Research Article: Intrinsically High Thermoelectric Performance in AgInSe2 n‐Type Diamond‐Like Compounds

Date Published: December 18, 2017

Publisher: John Wiley and Sons Inc.

Author(s): Pengfei Qiu, Yuting Qin, Qihao Zhang, Ruoxi Li, Jiong Yang, Qingfeng Song, Yunshan Tang, Shengqiang Bai, Xun Shi, Lidong Chen.


Diamond‐like compounds are a promising class of thermoelectric materials, very suitable for real applications. However, almost all high‐performance diamond‐like thermoelectric materials are p‐type semiconductors. The lack of high‐performance n‐type diamond‐like thermoelectric materials greatly restricts the fabrication of diamond‐like material‐based modules and their real applications. In this work, it is revealed that n‐type AgInSe2 diamond‐like compound has intrinsically high thermoelectric performance with a figure of merit (zT) of 1.1 at 900 K, comparable to the best p‐type diamond‐like thermoelectric materials reported before. Such high zT is mainly due to the ultralow lattice thermal conductivity, which is fundamentally limited by the low‐frequency Ag‐Se “cluster vibrations,” as confirmed by ab initio lattice dynamic calculations. Doping Cd at Ag sites significantly improves the thermoelectric performance in the low and medium temperature ranges. By using such high‐performance n‐type AgInSe2‐based compounds, the diamond‐like thermoelectric module has been fabricated for the first time. An output power of 0.06 W under a temperature difference of 520 K between the two ends of the module is obtained. This work opens a new window for the applications using the diamond‐like thermoelectric materials.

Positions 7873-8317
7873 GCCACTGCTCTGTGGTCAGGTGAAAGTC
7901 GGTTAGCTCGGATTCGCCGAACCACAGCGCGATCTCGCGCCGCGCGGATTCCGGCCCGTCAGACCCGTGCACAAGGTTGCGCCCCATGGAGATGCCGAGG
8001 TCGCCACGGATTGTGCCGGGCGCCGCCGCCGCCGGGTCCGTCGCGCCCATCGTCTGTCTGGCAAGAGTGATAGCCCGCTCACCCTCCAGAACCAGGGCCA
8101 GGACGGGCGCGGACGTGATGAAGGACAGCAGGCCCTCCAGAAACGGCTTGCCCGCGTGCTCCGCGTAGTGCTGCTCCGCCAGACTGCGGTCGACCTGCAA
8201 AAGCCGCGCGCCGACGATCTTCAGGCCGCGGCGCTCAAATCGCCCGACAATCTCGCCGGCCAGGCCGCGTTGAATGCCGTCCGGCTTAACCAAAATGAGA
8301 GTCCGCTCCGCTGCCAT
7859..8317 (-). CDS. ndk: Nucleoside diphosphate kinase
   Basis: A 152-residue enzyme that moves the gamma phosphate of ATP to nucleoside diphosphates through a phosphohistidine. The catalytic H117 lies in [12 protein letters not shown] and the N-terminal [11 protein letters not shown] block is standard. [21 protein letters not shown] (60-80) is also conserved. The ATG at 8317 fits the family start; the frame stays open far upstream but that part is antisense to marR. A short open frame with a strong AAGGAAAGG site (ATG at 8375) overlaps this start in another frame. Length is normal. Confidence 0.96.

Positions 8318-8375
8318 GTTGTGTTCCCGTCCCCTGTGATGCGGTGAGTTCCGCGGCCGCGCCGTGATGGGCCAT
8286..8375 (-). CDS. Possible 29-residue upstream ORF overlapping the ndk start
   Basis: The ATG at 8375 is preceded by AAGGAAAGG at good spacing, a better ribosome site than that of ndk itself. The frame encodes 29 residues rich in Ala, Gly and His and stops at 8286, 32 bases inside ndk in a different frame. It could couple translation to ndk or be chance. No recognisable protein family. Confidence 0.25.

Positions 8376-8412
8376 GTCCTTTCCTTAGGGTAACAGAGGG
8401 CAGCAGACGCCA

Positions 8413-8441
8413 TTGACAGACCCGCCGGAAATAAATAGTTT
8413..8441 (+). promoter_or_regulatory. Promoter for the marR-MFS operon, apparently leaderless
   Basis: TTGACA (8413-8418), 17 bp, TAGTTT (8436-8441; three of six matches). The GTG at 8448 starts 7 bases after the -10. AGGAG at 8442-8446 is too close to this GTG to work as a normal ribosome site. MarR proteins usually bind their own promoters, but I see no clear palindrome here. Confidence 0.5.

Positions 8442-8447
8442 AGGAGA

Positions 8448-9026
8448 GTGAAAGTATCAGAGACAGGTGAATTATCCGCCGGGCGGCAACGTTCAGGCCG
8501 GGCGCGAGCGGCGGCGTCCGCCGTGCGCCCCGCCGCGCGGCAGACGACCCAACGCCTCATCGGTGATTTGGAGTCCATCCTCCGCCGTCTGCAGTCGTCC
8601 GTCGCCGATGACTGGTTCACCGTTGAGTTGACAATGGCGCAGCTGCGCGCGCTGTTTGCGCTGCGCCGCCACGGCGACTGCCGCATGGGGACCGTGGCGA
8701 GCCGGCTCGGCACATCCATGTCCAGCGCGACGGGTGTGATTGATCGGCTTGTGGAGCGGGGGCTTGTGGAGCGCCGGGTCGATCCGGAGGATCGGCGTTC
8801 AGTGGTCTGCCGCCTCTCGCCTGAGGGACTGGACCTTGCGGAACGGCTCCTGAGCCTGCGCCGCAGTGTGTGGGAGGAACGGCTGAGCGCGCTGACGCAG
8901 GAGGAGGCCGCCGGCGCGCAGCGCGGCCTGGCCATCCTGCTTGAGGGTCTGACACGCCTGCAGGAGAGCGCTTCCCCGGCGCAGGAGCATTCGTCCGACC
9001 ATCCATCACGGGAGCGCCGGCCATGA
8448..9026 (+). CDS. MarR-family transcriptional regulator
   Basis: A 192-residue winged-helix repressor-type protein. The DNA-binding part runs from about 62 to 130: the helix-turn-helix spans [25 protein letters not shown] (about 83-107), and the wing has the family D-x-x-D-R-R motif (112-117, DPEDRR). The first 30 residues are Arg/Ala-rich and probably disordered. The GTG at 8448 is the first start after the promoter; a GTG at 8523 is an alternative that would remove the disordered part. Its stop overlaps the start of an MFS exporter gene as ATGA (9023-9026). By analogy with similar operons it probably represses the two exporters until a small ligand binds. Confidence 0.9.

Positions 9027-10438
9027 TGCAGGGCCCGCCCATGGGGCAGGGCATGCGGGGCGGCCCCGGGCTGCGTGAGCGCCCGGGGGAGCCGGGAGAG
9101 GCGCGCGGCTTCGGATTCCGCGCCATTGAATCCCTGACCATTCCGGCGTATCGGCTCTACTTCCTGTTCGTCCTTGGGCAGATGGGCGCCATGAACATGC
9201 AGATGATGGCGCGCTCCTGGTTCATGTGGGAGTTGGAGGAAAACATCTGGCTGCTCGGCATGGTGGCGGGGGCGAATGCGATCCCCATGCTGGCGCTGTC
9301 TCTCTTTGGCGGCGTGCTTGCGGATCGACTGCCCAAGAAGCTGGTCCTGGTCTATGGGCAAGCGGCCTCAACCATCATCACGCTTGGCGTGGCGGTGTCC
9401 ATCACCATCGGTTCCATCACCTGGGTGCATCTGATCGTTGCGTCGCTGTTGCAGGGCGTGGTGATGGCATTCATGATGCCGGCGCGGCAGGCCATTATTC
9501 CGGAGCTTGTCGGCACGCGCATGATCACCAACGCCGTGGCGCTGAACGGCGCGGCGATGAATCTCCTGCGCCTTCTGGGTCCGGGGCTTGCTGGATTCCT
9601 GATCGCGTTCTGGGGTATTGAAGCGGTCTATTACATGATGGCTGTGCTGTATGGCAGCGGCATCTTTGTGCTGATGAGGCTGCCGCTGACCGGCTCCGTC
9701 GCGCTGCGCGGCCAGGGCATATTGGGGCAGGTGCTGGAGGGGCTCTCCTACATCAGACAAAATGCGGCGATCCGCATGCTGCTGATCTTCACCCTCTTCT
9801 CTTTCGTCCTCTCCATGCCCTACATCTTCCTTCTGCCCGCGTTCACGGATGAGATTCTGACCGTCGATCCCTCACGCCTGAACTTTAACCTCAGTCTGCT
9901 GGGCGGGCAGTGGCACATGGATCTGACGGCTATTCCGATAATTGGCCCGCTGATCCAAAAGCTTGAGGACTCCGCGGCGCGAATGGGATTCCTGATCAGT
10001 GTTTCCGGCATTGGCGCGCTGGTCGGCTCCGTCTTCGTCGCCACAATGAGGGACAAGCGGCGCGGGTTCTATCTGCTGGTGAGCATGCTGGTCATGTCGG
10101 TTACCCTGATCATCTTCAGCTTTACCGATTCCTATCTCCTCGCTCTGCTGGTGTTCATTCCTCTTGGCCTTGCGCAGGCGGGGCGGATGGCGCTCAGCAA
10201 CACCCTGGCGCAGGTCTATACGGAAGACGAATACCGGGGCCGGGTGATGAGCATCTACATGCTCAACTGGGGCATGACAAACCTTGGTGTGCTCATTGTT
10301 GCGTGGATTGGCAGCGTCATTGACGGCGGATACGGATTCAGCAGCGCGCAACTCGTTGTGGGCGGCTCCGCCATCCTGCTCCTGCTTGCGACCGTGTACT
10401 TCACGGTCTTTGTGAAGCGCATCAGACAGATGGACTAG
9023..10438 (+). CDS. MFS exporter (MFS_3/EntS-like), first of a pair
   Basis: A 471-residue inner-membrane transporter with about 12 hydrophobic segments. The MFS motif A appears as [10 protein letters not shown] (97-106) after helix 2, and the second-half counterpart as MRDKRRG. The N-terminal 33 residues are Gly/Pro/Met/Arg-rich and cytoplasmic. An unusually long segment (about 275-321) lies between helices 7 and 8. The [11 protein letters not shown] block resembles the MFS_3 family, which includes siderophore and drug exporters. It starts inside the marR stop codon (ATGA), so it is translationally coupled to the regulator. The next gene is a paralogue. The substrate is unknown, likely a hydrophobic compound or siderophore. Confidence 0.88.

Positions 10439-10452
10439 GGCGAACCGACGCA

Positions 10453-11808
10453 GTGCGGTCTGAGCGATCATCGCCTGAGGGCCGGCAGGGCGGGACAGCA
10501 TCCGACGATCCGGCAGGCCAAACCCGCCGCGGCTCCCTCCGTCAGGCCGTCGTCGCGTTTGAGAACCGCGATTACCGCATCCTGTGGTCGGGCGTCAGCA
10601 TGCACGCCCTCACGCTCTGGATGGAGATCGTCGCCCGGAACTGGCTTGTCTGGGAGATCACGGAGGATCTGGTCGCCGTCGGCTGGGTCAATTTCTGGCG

Partial Text

Nowadays, advanced technologies based on high‐performance energy materials have triggered a worldwide attention in response to the world’s increasing energy crisis and deteriorating environment. One of the promising technologies is the thermoelectric (TE) energy conversion with its ability of directly converting thermal energy into electricity.1, 2 Efficient TE conversion requires high performing n‐ as well as p‐type elements (legs) that are assembled electrically in series and thermally in parallel in a module. To ensure long‐term service reliability and stability,3 the n‐ and p‐type TE legs should have closely matching physical and chemical properties, such as the chemical composition, melting points, and thermal expansion coefficients. The energy conversion efficiency of a TE material is specified by the dimensionless TE figure of merit zT = S2σT/(κL+κe). The expression can be viewed as consisting of two distinct contributions: the dominator reflecting the electronic efficiency of a material as expressed via the power factor S2σ, where S is the Seebeck coefficient and σ is the electrical conductivity, and the denominator representing the heat conduction ability and consisting of the lattice thermal conductivity κL and the electronic thermal conductivity κe. In order to achieve high TE performance, it is essential to enhance the electronic properties (S2σ) and minimize the total thermal conductivity (κ = κL +κe). However, the transport parameters are closely correlated and interdependent. For example, S generally decreases with the increasing carrier concentration, that is, with the increasing electrical conductivity. Moreover, since the electronic thermal conductivity is related to the electrical conductivity via the Wiedemann–Franz law, κe = LσT, it increases with the increasing electrical conductivity. Therefore, it is challenging to simultaneously achieve excellent electronic properties and low thermal conductivity in a given material.